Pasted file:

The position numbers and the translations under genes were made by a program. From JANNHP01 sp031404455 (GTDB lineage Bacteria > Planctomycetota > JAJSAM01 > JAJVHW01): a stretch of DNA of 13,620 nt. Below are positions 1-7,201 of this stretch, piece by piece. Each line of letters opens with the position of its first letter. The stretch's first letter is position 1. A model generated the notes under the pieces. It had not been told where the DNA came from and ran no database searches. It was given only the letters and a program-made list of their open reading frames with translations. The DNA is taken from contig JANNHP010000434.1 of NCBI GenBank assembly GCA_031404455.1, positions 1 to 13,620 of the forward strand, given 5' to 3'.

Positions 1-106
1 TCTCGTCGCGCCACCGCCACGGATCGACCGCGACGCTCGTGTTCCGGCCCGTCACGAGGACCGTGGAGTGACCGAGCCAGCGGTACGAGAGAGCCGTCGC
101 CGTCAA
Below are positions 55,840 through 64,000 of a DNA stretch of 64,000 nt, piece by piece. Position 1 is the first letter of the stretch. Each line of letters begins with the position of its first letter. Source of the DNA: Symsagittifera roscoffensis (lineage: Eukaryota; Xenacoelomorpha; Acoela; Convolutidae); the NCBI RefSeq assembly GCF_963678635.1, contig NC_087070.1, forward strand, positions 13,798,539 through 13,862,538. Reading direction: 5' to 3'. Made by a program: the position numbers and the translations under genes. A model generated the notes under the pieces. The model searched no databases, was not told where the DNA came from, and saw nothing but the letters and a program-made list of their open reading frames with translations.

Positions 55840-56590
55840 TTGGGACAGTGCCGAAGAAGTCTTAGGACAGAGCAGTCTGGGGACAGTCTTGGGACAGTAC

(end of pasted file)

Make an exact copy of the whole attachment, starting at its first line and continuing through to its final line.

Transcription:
The position numbers and the translations under genes were made by a program. From JANNHP01 sp031404455 (GTDB lineage Bacteria > Planctomycetota > JAJSAM01 > JAJVHW01): a stretch of DNA of 13,620 nt. Below are positions 1-7,201 of this stretch, piece by piece. Each line of letters opens with the position of its first letter. The stretch's first letter is position 1. A model generated the notes under the pieces. It had not been told where the DNA came from and ran no database searches. It was given only the letters and a program-made list of their open reading frames with translations. The DNA is taken from contig JANNHP010000434.1 of NCBI GenBank assembly GCA_031404455.1, positions 1 to 13,620 of the forward strand, given 5' to 3'.

Positions 1-106
1 TCTCGTCGCGCCACCGCCACGGATCGACCGCGACGCTCGTGTTCCGGCCCGTCACGAGGACCGTGGAGTGACCGAGCCAGCGGTACGAGAGAGCCGTCGC
101 CGTCAA
Below are positions 55,840 through 64,000 of a DNA stretch of 64,000 nt, piece by piece. Position 1 is the first letter of the stretch. Each line of letters begins with the position of its first letter. Source of the DNA: Symsagittifera roscoffensis (lineage: Eukaryota; Xenacoelomorpha; Acoela; Convolutidae); the NCBI RefSeq assembly GCF_963678635.1, contig NC_087070.1, forward strand, positions 13,798,539 through 13,862,538. Reading direction: 5' to 3'. Made by a program: the position numbers and the translations under genes. A model generated the notes under the pieces. The model searched no databases, was not told where the DNA came from, and saw nothing but the letters and a program-made list of their open reading frames with translations.

Positions 55840-56590
55840 TTGGGACAGTGCCGAAGAAGTCTTAGGACAGAGCAGTCTGGGGACAGTCTTGGGACAGTAC